The intense competition that evolved between rival fur traders, competing for the limited trade of Pond’s Inlet, meant that, in a land where profits were modest at best, one bad year could make the difference between success and failure and traders’ could never afford to relax, or fail to take a chance to best the competition. Bernier had the backing of the Canadian government, Munn that of a financial consortium in Britain, but Janes was bankrolled by just one man in St John’s, so was in the most precarious position. Harper’s work in Canadian and British archives bears fruit in the behind-the-scenes correspondence he reveals going on between and about these and other traders as they jockeyed for advantage in the North.
And the fur traders’ presence in the High Arctic was itself a manifestation of long-term forces playing out in the South. Canada’s sovereignty over the Arctic, not even acknowledged by the Canadian government until the 1890s, was still at the stage of assertion and proclamation. Only occasional exploratory expeditions by the United States and European powers would goad Ottawa into actual action, but even that would be done as far as possible through diplomatic channels. Actually establishing a physical presence of the state was an expensive last resort. What they typically relied on instead was for fur traders to act as proxy representatives of Canadian power and values, so someone like Bernier was for them an ideal representative: he planted flags and made speeches to the Inuit telling them they were now Canadian citizens, but also managed to tie them into the Canadian economy through his fur-trading, deflecting men away from hunting food for their families towards hunting non-food game for their skins, thus increasing their dependency on trade goods still further. It’s hard to imagine that no civil servant in Ottawa noticed that Bernier was siphoning off government provisions to line his own pocket: it’s likely they just considered it a reasonable price to pay for maintaining a Canadian presence in the North.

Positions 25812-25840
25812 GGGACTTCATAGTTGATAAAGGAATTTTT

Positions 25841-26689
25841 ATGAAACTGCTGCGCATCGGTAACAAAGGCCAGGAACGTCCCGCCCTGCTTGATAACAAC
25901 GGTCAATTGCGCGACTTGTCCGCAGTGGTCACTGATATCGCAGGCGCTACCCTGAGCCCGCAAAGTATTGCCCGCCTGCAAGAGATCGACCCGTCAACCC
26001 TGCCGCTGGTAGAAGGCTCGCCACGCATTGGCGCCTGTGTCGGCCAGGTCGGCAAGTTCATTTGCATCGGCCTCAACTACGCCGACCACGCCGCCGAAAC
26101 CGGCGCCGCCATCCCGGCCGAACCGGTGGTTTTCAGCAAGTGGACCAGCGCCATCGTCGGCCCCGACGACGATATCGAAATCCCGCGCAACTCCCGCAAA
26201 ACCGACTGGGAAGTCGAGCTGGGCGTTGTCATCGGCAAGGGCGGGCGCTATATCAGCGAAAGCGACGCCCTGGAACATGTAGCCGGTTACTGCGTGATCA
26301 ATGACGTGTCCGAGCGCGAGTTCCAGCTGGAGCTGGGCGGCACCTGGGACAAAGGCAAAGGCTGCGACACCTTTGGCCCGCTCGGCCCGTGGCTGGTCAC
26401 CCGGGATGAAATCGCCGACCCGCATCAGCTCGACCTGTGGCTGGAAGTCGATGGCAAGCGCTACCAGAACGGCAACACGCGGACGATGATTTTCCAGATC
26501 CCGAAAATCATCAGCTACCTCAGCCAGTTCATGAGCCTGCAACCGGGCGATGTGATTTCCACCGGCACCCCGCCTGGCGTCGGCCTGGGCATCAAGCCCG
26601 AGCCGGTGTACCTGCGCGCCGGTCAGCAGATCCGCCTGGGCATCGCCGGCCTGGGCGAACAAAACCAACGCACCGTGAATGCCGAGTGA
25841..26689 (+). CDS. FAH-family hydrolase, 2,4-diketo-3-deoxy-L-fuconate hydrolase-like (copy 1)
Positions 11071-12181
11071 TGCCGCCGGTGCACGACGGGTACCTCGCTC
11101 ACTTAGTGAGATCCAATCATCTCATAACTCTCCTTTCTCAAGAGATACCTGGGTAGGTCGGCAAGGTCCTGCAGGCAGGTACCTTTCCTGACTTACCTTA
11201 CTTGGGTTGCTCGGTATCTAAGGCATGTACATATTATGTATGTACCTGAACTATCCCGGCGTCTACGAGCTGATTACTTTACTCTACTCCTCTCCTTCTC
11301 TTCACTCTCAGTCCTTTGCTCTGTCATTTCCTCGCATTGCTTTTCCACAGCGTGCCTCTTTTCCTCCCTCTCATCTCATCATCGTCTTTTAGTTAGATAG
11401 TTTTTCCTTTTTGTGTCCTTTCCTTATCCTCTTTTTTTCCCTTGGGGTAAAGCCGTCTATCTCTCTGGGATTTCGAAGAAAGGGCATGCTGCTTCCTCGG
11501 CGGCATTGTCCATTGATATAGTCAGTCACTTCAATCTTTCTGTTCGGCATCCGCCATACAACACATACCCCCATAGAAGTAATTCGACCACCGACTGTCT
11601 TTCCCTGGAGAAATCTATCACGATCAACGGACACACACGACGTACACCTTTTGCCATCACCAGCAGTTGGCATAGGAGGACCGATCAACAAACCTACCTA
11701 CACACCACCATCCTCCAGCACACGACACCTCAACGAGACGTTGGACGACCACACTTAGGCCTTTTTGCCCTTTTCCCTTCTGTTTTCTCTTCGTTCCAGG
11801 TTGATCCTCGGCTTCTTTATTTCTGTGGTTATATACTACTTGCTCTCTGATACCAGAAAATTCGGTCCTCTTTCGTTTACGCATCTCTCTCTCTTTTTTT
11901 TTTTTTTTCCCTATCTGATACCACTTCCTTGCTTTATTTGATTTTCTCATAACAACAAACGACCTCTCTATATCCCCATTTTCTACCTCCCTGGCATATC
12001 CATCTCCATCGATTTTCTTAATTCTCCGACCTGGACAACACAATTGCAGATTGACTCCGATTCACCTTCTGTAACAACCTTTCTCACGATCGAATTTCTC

Another mechanism of proxy representation was religion, and Harper details the strange syncretic forms of belief that grew up around this time as Bibles translated into Inuktitut syllabics were disseminated long before missionaries were there to make sense of them. This left the field open for those who wanted to set themselves up as religious leaders, and one of the first to do so was none other than Umik. He established a Christian commune at Igloolik in which he placed himself at the head. He directed where the others should hunt, but did no hunting himself. He declared that men should no longer swap their wives for a season, as the custom had been, yet he continued to do so himself. And Nuqallaq, as his son, shared in these privileges, which can only have added to his cynicism.